Some requirements to put in place for the fish is a minimum of 55 gallons tank for one fish. For a pair, the tank should be 125 gallons or more. Moderate water movements. Strong and efficient filtration. A sump style or canister filter would be a great idea for the fish.

Sufficient oxygen to keep its color well highlighted and health in top form. Airstones can be added to the tank to keep the oxygen in required level. Provide rocks and fine sand. The fish enjoys swimming and even hiding at times. Some wood can also be provided. Remember the fish can disrupt the layout of the tank. Ensure they are well bedded.

Plants that support the fish can be incorporated in the tank. As they are likely to be disturbed, they can be planted along the edges of the glass. In this case, the tank has to be sizeable so that the middle part is left bare for the fish to swim in. Any equipment used in the tank needs to be protected from destruction. For this reason, outlets or inlets and heaters can be placed outside the tank if better protection inside the tank cannot be guaranted.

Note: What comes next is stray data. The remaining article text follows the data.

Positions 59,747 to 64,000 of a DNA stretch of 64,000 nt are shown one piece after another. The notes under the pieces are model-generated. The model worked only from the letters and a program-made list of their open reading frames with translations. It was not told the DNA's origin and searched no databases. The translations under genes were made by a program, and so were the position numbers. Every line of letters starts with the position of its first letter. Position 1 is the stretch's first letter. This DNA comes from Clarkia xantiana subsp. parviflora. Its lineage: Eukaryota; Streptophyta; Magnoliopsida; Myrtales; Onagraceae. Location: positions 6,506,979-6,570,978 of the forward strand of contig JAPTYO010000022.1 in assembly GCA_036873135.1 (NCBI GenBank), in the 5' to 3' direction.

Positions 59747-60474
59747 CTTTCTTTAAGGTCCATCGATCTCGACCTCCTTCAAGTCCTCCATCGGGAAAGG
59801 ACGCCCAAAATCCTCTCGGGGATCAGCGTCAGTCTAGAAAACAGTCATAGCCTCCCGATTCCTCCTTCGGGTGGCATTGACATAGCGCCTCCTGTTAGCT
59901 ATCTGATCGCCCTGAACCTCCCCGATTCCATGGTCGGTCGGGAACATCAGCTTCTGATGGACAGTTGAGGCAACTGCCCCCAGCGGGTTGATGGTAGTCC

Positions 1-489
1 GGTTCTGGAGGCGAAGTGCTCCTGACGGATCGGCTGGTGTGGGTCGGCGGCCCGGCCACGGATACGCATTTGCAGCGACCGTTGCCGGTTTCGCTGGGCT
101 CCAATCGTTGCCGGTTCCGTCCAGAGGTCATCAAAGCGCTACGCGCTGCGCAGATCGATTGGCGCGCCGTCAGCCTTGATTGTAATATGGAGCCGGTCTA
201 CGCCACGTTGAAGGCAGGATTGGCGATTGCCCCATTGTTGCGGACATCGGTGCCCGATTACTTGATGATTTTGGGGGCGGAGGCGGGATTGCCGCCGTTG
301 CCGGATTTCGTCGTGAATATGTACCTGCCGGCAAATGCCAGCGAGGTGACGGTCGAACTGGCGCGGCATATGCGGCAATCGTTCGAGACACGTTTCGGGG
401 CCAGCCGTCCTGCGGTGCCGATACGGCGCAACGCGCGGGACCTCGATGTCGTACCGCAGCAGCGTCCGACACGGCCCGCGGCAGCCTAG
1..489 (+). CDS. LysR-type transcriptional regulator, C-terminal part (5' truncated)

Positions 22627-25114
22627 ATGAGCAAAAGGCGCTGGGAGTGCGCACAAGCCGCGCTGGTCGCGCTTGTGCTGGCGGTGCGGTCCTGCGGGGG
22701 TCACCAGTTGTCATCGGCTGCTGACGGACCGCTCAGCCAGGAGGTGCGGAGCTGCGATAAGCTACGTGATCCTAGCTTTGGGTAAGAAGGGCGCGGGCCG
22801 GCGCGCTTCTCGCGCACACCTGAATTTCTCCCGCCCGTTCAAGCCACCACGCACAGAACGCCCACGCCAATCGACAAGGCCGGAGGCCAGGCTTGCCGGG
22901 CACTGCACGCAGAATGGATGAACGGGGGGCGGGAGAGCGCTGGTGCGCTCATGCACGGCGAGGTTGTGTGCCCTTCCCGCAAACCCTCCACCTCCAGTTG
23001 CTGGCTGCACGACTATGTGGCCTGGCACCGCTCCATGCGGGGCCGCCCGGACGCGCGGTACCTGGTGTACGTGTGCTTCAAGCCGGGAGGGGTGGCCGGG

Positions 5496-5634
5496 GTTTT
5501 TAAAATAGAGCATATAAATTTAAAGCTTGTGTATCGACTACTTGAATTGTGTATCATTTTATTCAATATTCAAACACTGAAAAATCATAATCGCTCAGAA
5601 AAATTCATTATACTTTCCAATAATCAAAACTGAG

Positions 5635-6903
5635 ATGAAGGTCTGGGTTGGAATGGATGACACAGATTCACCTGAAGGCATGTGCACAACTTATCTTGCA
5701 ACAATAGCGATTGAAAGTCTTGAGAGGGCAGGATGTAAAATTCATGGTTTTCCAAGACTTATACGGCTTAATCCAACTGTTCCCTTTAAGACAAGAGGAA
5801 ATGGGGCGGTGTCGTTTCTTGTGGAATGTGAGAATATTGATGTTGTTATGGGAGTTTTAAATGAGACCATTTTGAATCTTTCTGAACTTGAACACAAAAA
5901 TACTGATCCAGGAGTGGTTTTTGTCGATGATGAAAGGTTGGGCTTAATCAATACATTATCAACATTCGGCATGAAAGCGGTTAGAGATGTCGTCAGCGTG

Provide moderate lighting conditions. A pH of 6.5-7.5 is ideal. Water temperature of between 75 and 79 degrees Fahrenheit is necessary.

Feeding

They are omnivorous in nature and likely to consume a number of foods. To keep a proper balance in terms of meals, the following foods are important:

The red devil cichlid is a heavy feeder. It requires several servings a day. With a good diet, it can grow to an enormous size.

Breeding

The males tend to grow bigger than the females. The male also has a pointed papilla while the female’s is blunt. In captivity, males grow a nuchal hump that becomes prominent during breeding. The red devil has been successfully bred in captivity. A hobbyist can do this too with plenty of patience.

The cichlid is an open spawner. It prefers the inclined substrate which should be provided for success. The female lays approximately 600 to 700 eggs. They are transparent, with some looking amber yellow. The females care for these eggs until they hatch in about three days. The temperatures should be maintained at 77 degrees Fahrenheit for the eggs to hatch.

After about one week, the fry are able to swim around the pond. During this time, their best feeds should be Artemia nauplii. When they turn three weeks old, they get extra nourishment from their parent’s skin.